However, I’m not sure why a whole new build system was really needed. Ant seems, in many respects, much more powerful than Maven is (and I’m not saying I actually think Ant is good). The main feature that Maven brings to the table is the automatic dependency downloading (and sharing, though disk space is cheap enough now that I don’t know if this is really such a big deal) – probably something that could have been implemented in Ant or as a simple tool meant for use with Ant.

So, meh. It knows what it can do and it does it well, which is more than can be said for many pieces of software. It’s just not clear that its existence is really warranted.

In conclusion

There you have it – my take on Maven and a simple explanation of how it works that you can grasp without reading through a ton of documentation. Take it with a grain of salt as I’m no expert. I wish someone else had written this before me, but hopefully this will be useful to any other poor soul who has to use Maven and wants to waste as little time as possible coming to grips with the basics.

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4 thoughts on “Maven in 5 minutes

  1. Thanks. I also find it frustrating that open source projects are so badly documented. It often feels as though everybody on earth knows this stuff except me, and they’re not letting me join the club 🙂

    I’ve found Maven to be very brittle in practice. It doesn’t take much to upset it. Things go wrong with no obvious explanation and I then spend hours (sometimes days) of trawling through Stack Overflow to find an answer. That really grinds my gears – when my labour saving system ends up causing more work than before I used it.

  2. In my experience I found maven to be a huge headache. With ant I simply cherry pick libraries I need with least possible dependancies. However it wasn’t once when maven would create some convoluted build with circular dependancies that would take days to resolve. I know it may sound naive but when I see that software was built with maven and god forbid uses Spring and its derivatives I choose not to use it.

  3. > The main feature that Maven brings to the table is the automatic dependency downloading (and sharing, though disk space is cheap enough now that I don’t know if this is really such a big deal) – probably something that could have been implemented in Ant or as a simple tool meant for use with Ant.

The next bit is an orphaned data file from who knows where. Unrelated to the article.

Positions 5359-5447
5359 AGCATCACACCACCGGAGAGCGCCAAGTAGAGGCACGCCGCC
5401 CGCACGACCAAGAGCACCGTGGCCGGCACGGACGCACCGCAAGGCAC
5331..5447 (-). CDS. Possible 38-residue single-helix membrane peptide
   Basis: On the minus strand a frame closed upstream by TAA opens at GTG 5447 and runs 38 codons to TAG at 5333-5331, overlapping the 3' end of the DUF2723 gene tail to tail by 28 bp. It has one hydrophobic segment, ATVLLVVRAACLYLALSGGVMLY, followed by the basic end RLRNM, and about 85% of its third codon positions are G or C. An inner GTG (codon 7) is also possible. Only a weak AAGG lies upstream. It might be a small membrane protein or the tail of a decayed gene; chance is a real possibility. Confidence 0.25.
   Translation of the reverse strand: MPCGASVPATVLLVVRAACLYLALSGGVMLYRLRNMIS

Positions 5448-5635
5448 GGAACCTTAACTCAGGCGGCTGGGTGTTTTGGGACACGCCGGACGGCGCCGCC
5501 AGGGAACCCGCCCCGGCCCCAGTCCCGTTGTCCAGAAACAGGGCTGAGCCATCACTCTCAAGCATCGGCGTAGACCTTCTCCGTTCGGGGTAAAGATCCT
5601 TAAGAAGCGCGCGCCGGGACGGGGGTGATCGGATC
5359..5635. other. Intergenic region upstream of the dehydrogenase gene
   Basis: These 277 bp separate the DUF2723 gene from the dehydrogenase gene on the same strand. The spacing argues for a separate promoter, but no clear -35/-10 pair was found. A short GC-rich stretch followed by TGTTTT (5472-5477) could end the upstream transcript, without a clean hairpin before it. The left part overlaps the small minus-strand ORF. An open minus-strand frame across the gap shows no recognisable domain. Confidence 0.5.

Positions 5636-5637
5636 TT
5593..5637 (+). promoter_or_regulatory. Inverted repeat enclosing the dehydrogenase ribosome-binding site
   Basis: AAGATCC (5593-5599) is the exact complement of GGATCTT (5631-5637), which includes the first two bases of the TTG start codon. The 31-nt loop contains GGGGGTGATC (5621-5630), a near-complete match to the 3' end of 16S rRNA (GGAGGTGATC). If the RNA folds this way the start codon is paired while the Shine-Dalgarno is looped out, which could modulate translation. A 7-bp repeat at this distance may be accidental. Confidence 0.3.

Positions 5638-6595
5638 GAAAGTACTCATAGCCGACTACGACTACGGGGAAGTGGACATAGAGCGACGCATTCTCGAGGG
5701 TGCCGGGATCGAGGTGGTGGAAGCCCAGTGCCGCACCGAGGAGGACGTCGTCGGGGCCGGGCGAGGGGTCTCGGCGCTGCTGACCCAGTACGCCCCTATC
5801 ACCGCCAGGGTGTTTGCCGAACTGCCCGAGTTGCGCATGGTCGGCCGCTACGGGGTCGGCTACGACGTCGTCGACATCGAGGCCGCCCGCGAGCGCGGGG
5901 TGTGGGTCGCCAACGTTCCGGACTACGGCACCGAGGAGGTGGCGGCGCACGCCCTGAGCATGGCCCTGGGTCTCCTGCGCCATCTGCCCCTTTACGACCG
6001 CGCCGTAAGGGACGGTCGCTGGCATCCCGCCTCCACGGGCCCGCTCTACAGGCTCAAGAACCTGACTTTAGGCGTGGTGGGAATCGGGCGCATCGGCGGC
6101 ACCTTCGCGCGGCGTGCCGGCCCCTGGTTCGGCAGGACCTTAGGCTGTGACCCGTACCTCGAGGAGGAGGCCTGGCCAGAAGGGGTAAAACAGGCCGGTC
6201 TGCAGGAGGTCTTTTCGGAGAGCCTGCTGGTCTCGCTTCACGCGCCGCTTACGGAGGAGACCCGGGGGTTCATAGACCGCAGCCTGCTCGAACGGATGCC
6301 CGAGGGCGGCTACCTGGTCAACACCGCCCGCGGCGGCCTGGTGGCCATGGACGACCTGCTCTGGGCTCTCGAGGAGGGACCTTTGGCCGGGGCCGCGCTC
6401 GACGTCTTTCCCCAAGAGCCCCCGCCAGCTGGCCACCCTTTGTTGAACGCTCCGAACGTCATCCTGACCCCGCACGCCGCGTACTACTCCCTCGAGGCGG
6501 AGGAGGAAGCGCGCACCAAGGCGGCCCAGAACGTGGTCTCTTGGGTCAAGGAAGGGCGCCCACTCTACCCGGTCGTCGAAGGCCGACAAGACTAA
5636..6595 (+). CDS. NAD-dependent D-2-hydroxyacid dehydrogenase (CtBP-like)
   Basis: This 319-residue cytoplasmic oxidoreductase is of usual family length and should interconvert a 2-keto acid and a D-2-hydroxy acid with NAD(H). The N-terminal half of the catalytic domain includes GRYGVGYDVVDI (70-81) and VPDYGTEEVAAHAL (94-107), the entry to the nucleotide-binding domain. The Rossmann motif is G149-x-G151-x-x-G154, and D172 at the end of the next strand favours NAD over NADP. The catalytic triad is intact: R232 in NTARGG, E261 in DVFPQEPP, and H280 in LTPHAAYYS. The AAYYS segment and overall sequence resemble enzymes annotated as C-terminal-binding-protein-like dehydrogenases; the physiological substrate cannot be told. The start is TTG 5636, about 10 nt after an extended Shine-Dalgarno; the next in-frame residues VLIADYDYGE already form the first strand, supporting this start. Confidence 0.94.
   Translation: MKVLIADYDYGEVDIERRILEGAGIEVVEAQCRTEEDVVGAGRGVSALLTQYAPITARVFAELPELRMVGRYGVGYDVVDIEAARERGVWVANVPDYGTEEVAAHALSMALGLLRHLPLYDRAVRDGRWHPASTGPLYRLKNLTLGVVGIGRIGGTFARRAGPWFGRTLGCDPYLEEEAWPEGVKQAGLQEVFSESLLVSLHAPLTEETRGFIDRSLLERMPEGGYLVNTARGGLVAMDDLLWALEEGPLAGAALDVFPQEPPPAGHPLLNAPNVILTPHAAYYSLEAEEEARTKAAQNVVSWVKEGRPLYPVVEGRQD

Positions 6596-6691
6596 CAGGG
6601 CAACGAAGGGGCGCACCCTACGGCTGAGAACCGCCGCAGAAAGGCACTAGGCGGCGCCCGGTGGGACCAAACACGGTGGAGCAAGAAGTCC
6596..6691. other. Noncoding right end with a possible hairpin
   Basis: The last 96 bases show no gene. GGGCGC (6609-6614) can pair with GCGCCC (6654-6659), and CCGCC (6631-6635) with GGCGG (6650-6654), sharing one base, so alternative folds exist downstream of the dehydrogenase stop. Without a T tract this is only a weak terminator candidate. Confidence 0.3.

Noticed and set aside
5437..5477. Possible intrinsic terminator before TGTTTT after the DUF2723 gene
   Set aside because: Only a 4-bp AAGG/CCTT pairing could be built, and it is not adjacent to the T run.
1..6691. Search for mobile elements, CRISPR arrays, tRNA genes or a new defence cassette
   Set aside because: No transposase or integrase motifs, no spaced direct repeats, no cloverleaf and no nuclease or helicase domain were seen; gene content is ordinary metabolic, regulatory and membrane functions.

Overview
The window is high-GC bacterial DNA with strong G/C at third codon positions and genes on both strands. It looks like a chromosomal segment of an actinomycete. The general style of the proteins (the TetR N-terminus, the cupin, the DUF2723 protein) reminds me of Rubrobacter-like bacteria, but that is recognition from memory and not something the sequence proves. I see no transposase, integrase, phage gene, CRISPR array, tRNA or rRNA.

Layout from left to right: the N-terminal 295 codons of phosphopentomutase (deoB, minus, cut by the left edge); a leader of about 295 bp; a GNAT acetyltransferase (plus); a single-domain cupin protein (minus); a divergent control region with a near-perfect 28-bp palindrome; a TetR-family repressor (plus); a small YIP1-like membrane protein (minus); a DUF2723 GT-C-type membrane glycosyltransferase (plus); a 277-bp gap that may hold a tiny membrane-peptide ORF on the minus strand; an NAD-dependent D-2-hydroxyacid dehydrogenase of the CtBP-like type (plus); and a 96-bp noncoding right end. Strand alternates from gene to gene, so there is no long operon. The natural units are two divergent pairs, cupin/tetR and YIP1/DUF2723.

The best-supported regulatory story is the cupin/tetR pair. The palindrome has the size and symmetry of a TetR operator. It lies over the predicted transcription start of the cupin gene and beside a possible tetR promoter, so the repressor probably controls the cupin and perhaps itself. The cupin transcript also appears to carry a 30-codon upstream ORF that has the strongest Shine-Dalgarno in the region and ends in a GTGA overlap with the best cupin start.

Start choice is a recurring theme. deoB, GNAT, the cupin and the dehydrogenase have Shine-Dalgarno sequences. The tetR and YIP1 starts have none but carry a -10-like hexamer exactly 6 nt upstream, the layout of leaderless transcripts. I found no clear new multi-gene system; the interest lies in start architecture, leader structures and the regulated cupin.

Well, actually, there is Avy for Ant. And it’s not a problem to fetch all the dependencies in the central jar cache (and by the way, you can disable automatic dependency resolution and can control everything your self) and then reference them from there to replicate the Maven’s jar sharing feature. But just believe me (I tell you this a professional Java software developer, meaning, they pay me for that), no commercial product would ever use Ant+Ivy. I never participated in such projects. But Maven, Gradle, SBT (uses Avy) and other shit floating all around and ready to be eaten. The reason is very simple: time. No product owner would ever pay you for “better architecture design”, “better build system” or “better CI”. “Better” costs too much for them. If there is a kick-off solution – eat it. All Maven-like solutions are exactly of that genre. Something that you can kick off very quickly, and it will work and will support 95% of use cases. So… shut up and eat the shit. Who told you there is the justice in this world?

    1. > So… shut up and eat the shit. Who told you there is the justice in this world?

      Well: even if you find yourself having to eat shit, staying silent about it is unlikely to result in the situation improving (and complaining in itself might even make you feel better about it). Your point is valid but irrelevant in this context. To paraphrase Sarah Connor, there is “no justice but that which we make for ourselves”.